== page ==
Every #1 Country Single of the Eighties: Hank Williams Jr., “Honky Tonkin'”

“Honky Tonkin'”

Hank Williams Jr.

Written by Hank Williams


#1 (1 week)

August 7, 1982

Hank Williams Jr. does the heartbreak mode of his dad’s material so well.  

That’s no surprise, really.  Williams died tragically, leaving Hank Jr. without a father.  After being dressed up to sing his dad’s song while still a youngster, he struggled for a long time to find his footing in the music industry.  He finally succeeded when he leaned into the tragic legacy of his family on hits like “Whiskey Bent and Hell Bound” and “Family Tradition.”

You wouldn’t think he’d be able to do as much with one of Hank’s uptempo romps, yet his cover of “Honky Tonkin'” is nothing short of exhilirating.

There is so much joy emanating from this performance.  The way he drawls out the “Honk” in “Honky Tonkin'” is audacious, at once celebrating and slightly poking fun at his dad’s pure hillbilly vocal style. 

Credit Jimmy Bowen again for a crystal clear production.  Each musician gets their moment to shine.  There are so many elements on this record but they never clash.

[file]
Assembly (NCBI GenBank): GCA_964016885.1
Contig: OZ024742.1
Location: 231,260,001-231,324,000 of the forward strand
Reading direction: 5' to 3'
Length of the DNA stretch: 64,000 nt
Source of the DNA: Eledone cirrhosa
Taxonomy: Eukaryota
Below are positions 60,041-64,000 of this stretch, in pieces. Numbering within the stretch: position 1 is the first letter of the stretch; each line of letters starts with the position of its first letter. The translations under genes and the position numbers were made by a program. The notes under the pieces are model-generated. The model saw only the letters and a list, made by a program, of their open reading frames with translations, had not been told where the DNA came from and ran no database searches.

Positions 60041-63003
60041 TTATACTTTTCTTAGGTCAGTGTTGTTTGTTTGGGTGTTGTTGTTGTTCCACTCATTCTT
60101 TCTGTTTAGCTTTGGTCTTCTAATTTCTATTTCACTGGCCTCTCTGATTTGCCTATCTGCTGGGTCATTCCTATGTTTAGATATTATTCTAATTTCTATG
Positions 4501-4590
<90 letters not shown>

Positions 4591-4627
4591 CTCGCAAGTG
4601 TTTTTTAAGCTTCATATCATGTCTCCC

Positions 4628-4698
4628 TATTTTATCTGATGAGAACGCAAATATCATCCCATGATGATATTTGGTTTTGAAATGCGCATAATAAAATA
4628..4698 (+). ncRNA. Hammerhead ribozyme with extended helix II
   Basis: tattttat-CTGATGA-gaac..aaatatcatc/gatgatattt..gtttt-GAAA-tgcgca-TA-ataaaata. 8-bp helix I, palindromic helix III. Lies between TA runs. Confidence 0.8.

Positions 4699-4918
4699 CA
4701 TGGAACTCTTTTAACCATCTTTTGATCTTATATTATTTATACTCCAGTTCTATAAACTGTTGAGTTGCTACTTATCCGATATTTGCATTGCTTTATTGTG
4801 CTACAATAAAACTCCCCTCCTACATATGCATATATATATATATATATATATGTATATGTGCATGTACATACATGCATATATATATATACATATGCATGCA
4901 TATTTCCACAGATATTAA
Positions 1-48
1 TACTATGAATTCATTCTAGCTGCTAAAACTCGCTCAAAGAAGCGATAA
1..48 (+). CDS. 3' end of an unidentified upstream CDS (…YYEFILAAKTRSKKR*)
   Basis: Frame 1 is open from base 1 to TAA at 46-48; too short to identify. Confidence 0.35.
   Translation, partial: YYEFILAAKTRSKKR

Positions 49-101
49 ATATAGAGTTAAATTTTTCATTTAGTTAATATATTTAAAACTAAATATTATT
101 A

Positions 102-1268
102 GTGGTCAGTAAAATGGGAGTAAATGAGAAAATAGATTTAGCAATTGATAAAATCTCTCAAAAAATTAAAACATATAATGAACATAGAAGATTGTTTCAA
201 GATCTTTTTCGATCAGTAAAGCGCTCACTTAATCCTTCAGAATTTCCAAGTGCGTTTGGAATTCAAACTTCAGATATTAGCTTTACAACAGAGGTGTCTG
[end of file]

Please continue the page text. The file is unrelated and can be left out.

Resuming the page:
It makes a statement that even an old hillbilly record from decades ago deserves to sound just as good as what’s on pop and rock radio.  With Jr. and Bowen together, it can even sound better. 

“Honky Tonkin'” gets an A

Every No. 1 Single of the Eighties

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1 Comment

  1. I distinctly remember loving the “High Notes” album I owned on 8-track. My brother’s then new General Electric portable eight track player which I played the album on is now considered vintage, much like this song and Hank Jr’s cover of it.

    Kevin has nailed it when he repeatedly points out just how clean and crisp the production is on these Jimmy Bowen produced records. They have none of the clutter and busyness of the other production styles common to the era. Play this album back to back with Charley Pride’s Norro Wilson produced albums from the eighties to hear the difference.
    I love what Norro Wilson offers as a producer, but Bowen does deserve credit for cleaning it all up for his artists in this decade.

    I still have to research why “Country Music” magazine’s Patrick Carr hated Bowen so much.

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